Cholera, caused by Vibrio cholerae serotype O1, is the archetypal toxin-mediated bacterial cause of acute watery diarrhoea. The enterotoxin activates adenylate cyclase in the intestinal epithelium, inducing net secretion of chloride and water. V. cholerae O1 has two biotypes, classical and El Tor, and each of these has two distinct serotypes, Inaba and Ogawa. Following its origin in the Ganges valley, devastating epidemics have occurred, often in association with large religious festivals, and pandemics have spread worldwide. The seventh pandemic, due to the El Tor biotype, began in 1961 and spread via the Middle East to become endemic in Africa. In 1990, it reached Peru and spread throughout South and Central America. Since 2005, numbers of cases of cholera have been increasing. There are recurrent outbreaks and epidemics in Africa, often related to flooding. El Tor is more resistant to commonly used antimicrobials than classical Vibrio, and causes prolonged carriage in 5% of infections. A new classical toxigenic strain, serotype O139, established itself in Bangladesh in 1992 and started a new pandemic. Infection spreads via the stools or vomit of symptomatic patients or of the much larger number of subclinical cases. Organisms survive for up to 2 weeks in fresh water and 8 weeks in salt water. Transmission is normally through infected drinking water, shellfish and food contaminated by flies, or on the hands of carriers.
Severe diarrhoea without pain or colic begins suddenly and is followed by vomiting. Following the evacuation of normal gut faecal contents, typical ‘rice water’ material is passed, consisting of clear fluid with flecks of mucus. Classical cholera produces enormous loss of fluid and electrolytes, leading to intense dehydration with muscular cramps. Shock and oliguria develop but mental clarity remains. Death from acute circulatory failure may occur rapidly unless fluid and electrolytes are replaced. Improvement is rapid with proper treatment. The majority of infections, however, cause mild illness with slight diarrhoea. Occasionally, a very intense illness, ‘cholera sicca’, occurs, with loss of fluid into dilated bowel, killing the patient before typical gastrointestinal symptoms appear. The disease is more dangerous in children.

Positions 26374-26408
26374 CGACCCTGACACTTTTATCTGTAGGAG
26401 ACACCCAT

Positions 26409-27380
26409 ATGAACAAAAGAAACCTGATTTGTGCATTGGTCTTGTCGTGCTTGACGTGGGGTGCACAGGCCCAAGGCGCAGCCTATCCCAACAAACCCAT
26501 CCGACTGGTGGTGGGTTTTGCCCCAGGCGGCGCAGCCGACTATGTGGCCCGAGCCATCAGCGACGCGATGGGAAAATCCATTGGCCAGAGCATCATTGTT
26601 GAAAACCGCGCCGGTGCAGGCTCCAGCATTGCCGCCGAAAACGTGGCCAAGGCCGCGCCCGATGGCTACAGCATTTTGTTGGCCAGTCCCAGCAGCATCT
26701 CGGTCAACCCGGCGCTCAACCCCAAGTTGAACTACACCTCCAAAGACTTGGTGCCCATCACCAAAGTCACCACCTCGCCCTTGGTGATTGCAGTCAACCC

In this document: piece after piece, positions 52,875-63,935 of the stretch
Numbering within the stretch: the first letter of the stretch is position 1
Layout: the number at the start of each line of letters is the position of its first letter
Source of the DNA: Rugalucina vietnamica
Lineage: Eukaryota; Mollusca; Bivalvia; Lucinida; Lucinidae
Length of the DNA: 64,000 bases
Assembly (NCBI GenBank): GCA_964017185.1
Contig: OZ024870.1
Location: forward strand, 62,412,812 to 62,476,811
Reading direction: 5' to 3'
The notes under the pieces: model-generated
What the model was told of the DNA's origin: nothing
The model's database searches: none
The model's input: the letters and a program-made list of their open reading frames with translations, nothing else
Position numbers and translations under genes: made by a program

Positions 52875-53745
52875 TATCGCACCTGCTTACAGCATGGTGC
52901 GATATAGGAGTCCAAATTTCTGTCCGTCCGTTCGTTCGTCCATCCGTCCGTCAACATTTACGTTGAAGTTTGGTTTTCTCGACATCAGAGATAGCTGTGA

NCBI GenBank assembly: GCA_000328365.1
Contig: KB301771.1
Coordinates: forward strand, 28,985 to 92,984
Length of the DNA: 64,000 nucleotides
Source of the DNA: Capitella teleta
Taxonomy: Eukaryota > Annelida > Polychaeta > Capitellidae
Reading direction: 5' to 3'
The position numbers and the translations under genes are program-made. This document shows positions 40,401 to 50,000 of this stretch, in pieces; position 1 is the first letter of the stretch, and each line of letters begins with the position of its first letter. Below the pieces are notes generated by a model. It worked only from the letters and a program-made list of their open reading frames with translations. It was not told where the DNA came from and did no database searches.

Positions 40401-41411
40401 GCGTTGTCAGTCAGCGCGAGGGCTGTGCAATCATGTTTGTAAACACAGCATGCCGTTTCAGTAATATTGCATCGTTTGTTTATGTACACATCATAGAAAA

Diagnosis and management
Clinical diagnosis is easy during an epidemic. Otherwise, the diagnosis should be confirmed bacteriologically. Stool dark-field microscopy shows the typical ‘shooting star’ motility of V. cholerae. Rectal swab or stool cultures allow identification. Cholera is notifiable under international health regulations. Maintenance of circulation by replacement of water and electrolytes is paramount (p. 307). Ringer-Lactate is the best fluid for intravenous replacement. Vomiting usually stops once the patient is rehydrated, and fluid should then be given orally up to 500 mL hourly. Early intervention with oral rehydration solutions that include resistant starch, based on either rice or cereal, shortens the duration of diarrhoea and improves prognosis. Total fluid requirements may exceed 50 L over a period of 2–5 days. Accurate records are greatly facilitated by the use of a ‘cholera cot’, which has a reinforced hole under the patient’s buttocks, beneath which a graded bucket is placed. Three days treatment with tetracycline 250 mg 4 times daily, a single dose of doxycycline 300 mg or ciprofloxacin 1 g in adults reduces the duration of excretion of V. cholerae and the total volume of fluid needed for replacement.